The use of antibiotics in agriculture will come under scrutiny at a meeting of science ministers and national science academies tonight (12 June), as part of the G8 summit of eight powerful world economies.
The meeting will be jointly chaired by science minister David Willetts and the president of the Royal Society, Paul Nurse, who has described antimicrobial resistance as a “global problem”.
Mr Willetts will call for the development of new types of antimicrobials and more data to be shared on antibiotics use internationally. “Open data and open access to research are also important international issues that I want to see progress on,” he said “They are fundamental to the government’s transparency agenda and will speed up scientific discovery and drive growth.”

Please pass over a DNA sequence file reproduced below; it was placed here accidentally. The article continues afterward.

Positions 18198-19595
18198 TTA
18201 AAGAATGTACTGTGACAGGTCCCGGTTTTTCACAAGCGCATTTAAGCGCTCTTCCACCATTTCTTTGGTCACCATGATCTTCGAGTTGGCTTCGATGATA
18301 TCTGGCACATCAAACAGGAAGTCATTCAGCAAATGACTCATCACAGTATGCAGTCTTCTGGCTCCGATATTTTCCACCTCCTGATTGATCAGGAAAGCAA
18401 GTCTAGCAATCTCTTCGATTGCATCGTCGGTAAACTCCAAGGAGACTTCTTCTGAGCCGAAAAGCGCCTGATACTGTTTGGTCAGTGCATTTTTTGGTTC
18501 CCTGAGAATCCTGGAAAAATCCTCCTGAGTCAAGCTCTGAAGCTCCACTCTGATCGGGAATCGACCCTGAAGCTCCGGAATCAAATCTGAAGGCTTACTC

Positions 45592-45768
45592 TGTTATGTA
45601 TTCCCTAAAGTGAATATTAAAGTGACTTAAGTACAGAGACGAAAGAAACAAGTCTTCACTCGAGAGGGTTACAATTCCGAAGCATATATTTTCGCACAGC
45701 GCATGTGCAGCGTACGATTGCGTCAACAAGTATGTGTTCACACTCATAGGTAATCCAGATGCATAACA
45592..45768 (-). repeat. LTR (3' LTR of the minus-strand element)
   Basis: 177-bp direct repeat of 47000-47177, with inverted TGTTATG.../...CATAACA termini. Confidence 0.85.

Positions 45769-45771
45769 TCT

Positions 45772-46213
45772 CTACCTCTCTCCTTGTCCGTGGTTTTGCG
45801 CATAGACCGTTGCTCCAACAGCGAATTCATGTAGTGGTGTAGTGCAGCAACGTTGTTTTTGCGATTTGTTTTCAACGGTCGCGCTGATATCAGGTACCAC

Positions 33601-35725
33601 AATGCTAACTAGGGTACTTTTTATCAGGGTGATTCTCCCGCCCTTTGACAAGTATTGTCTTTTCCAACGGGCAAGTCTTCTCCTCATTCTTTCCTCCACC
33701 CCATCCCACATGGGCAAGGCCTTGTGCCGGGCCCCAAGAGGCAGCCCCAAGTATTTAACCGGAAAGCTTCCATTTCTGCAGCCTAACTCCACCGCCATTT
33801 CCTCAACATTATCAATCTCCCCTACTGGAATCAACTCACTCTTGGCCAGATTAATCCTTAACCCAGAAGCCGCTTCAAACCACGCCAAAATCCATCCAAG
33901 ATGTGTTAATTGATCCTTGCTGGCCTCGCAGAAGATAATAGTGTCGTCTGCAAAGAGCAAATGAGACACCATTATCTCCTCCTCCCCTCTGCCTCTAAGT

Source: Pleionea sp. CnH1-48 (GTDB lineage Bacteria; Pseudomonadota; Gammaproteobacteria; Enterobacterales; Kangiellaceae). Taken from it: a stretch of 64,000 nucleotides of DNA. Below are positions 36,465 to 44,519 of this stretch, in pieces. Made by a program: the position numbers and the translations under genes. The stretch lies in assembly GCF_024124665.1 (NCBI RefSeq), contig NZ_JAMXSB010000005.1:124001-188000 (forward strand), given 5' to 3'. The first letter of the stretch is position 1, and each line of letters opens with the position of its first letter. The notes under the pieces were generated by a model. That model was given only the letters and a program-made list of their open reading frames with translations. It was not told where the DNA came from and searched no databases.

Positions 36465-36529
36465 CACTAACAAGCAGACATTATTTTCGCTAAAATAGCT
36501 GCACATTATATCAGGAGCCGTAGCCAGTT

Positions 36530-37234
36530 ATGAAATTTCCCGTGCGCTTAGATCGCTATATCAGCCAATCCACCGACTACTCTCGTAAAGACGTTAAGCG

It is understood that the chief medical officer for England, Dame Sally Davies, who in March called for a ban on antimicrobial use on farms, will brief the meeting.
Richard Young, policy adviser at the Soil Association, said that the amount of antibiotics fed to animals needed to be restricted. “People across the UK are also eating pork and chicken, and drinking milk from animals, most of which are routinely given antibiotics when they are not ill. We are calling on G8 leaders to acknowledge that we are being very irresponsible and courting disaster.”
Farming groups were quick to point out that the use of antimicrobials in the UK was well regulated, and rejected calls for a ban. The Responsible Use Of Medicines in Agriculture Alliance (RUMA) – a group of 23 food and farming organisations – welcomed the minister highlighting the issue.
But John Fitzgerald, the group’s secretary general, warned that arbitrary reduction targets were not responsible and could increase the risk of resistance.
“Antibiotic resistance is a complex issue and all groups need to work together to develop decisions based on sound science to manage the risks while allowing the optimum benefit to be gained from the use of antibiotics to treat humans and animals,” he added.
The British Veterinary Association as well as the British Poultry Council both expressed support for RUMA’s position.